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Nexus 5 vs OnePlus One: stock vs custom ROM performance





The Nexus 5 is still one of the most popular devices in the United States, even though it has become outdated over the past year. Google and Motorola have launched the Nexus 6 already, which comes in with a much larger body, and a much higher price. The OnePlus One counters the tendency of OEMs to increase their prices and provide hardware that is the latest and greatest in the game with up-to-date hardware and a much more affordable price. That notion is valid for the Nexus 5 as well, as it is one of the cheapest stock-Android devices that you can get, and it still comes with flagship specifications. The nickname of the OnePlus One is the flagship killer, and with good reason: the specs and price add up to amazing value and bang for buck, but that doesn’t mean the Nexus 5 isn’t worth its money, especially now.

Google and LG have collaborated on the Nexus 5 and launched the stock-Android device in October 2013. More than a year has passed since, but the smartphone is still high up there in the list of favorite Android devices across the U.S. There are many people out there who still believe that the Nexus 5 is just as future-proof as any other phone launched this year, and most of those opinions motivate their choice with software. The best feature of the Nexus 5 is the fact that it runs on stock Android, which means that there’s no bloatware on top and that the OS is clean, and not skinned. That contributes to way better performance compared to phones which use bloatware and skins, such as TouchWiz, Optimus, Xperia, MIUI, ColorOS and more. Moreover, when you own a stock Android smartphone like the Nexus 5, you’ll be among the first people to receive fresh updates from Google, which is always a plus when thinking about upgrading your smartphone.

The OnePlus One doesn’t boast with stock Android software, but it does boast with a few very interesting things. One of these is that rooting the OnePlus One will not void your warranty given by the company, which means that you can customize your phone as much as you want to, and the company won’t hold it against you if your phone has issues later in its lifetime. The OnePlus One was created with the aim of giving smartphone enthusiasts as many customization options as possible, starting with the crowd-favorite custom ROM, which is by default on the phone, CyanogenMod.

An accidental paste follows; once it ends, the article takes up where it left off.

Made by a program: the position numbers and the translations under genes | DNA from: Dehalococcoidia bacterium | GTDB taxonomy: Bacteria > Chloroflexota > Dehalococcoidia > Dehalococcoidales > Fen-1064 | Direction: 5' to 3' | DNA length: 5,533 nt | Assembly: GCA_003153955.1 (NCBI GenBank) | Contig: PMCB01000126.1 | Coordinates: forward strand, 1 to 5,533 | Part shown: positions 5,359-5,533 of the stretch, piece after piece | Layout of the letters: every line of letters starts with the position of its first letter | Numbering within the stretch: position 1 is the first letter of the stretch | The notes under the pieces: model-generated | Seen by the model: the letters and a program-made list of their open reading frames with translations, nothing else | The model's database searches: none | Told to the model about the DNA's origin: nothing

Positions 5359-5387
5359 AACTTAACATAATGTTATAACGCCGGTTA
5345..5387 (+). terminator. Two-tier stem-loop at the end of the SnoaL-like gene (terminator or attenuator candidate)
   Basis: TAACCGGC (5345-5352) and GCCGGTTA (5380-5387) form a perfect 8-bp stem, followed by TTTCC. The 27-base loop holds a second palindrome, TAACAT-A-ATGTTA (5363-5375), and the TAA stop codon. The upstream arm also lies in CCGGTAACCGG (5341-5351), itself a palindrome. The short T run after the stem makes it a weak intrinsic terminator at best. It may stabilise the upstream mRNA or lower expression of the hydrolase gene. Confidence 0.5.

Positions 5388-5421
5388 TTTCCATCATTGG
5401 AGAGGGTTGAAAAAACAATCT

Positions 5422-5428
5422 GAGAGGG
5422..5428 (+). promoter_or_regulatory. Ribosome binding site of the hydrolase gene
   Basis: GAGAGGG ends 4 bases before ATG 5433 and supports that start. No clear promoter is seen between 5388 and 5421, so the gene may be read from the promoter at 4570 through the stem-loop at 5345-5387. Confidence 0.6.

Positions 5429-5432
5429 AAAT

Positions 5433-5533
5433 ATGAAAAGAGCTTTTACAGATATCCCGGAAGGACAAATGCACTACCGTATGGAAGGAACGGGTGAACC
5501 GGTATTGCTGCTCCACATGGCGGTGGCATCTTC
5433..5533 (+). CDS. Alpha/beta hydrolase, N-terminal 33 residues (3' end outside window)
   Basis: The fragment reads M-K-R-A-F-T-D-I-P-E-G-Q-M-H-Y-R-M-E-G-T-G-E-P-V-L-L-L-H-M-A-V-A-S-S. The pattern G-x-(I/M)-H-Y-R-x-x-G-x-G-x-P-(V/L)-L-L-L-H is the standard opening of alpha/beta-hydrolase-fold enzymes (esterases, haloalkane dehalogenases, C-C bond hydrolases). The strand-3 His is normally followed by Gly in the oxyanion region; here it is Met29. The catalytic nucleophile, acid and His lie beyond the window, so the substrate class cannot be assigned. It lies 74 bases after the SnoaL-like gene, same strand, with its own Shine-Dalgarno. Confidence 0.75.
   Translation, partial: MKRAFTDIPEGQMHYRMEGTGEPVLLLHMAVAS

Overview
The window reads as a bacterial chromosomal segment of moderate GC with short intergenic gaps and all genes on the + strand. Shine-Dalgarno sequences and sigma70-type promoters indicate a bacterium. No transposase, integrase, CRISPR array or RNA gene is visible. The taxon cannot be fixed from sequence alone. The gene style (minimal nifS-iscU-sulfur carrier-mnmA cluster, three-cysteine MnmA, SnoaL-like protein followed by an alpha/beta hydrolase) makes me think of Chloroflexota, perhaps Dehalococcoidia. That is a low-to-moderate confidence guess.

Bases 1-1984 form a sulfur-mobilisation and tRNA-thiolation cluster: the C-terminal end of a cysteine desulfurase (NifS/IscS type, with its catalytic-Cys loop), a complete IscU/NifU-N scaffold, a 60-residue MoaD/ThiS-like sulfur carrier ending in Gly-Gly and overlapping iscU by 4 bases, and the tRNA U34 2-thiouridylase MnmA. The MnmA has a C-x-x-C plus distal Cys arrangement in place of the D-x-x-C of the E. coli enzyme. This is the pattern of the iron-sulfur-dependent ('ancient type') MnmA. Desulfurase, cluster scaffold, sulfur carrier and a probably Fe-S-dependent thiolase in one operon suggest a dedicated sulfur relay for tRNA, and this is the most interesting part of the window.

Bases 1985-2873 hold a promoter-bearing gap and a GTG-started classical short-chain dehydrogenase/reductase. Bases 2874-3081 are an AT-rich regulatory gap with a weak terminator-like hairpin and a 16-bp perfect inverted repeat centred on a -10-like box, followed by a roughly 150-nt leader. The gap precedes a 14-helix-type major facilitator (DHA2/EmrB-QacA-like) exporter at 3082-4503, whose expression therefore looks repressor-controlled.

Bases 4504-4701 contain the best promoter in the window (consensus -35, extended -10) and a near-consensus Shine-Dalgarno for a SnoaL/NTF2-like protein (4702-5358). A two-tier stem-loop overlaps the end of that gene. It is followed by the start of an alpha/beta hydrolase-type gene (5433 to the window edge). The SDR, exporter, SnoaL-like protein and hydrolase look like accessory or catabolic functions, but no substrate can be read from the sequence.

CyanogenMod is one of the best custom ROMs for Android smartphones that you can find out there, and while it does have a few bugs here and there, it is mostly a smooth software experience for most users. The Nexus 5 also has the possibility of running CyanogenMod 12, the latest installment from the company, although there are fewer users who would prefer fiddling with flashing a custom ROM instead of using the stock Android interface that comes out of the box. The OnePlus One comes with CyanogenMod 11s, and while you can install unofficial versions of CyanogenMod 12s, a stable version is on its way and should be released in the next two weeks. Although the OnePlus team promised that both CyanogenMod and OxygenOS, the company’s own custom ROM would be released by the end of March, they have missed their deadline once again.


There’s no big difference in performance between the Nexus 5 and OnePlus ONe

Before getting into how well these smartphones perform and what the differences are between the UI, let us see what hardware specifications they have so that we can get a better idea of what is running their proprietary interfaces. First off, the Nexus 5, although older, boasts with rather current specs, some of which can be seen even on recently launched devices like the HTC One M9. The Nexus 5 display is a 4.95 inch True HD IPS+ display with a 1080*1920 resolution that amounts to a really nice 445 ppi pixel density. It’s got good viewing angles, good outdoor visibility, a nice design with pretty thin bezels around the screen and a pretty light weight of 130 grams.

The OnePlus One gets a much larger LTPS LCD display measuring 5.5 inches with a resolution of 1080*1920, which adds up to a slightly lower 401 ppi pixel density. The OnePlus One is definitely the phablet out of the two, but the screen to body ratio is actually better on this one. You get a very similar design, with thin bezels, but the weight is heavier at 162 grams. The display is pretty good and although it isn’t as saturated and bright as the one on the Nexus 5, it looks rather appealing. Some people have had issues with their touchscreen not working properly or weird smudges showing up on the screen, but from what we gather, these issues are rather isolated, so you might have to be really unlucky to get a defective unit in your mail.

The Nexus 5 comes with a rather outdated Snapdragon 800 CPU with four cores clocked at 2.3 GHz, and backed by an Adreno 330 GPU and 2 GB RAM. You get either 16 or 32 GB internal storage, and you don’t have a microSD card slot to supplement storage space in case you need it. Turning to the cloud might be your only alternative in this case, but the 32 GB version is usually enough for most power and average users. Since we’re talking cloud, I would recommend ditching microSD cards in favor of cloud storage, because as it turns out, microSD cards tend to fail. A lot. Just my two cents. Performance is flawless with this hardware setup on the Nexus 5, thanks to the stock Android OS that it comes with, which keeps memory and processor use at a minimum, all the while keeping the phone cool. Gaming is exempt from this, though.

The OnePlus One isn’t far ahead when it comes to specifications, so its Snapdragon 800 CPU with four cores clocked at 2.5 GHz, backed by an Adreno 330 GPU and 3 GB RAM doesn’t make too much of a difference. CyanogenMod uses up a bit more memory than stock Android, as it’s basically a skin, so to speak. Custom ROMs are usually built around Android, so you still have something on top of the stock software, which will impact performance, but not as much as you would expect in the case of CyanogenMod. Since the processor is a bit faster and it’s got more RAM to work with, it does seem to be just a bit snappier than the Nexus 5. But the difference is truly minimal, as a good deal of processing power goes towards the extra 0.5 inches of display that needs to be powered and ran.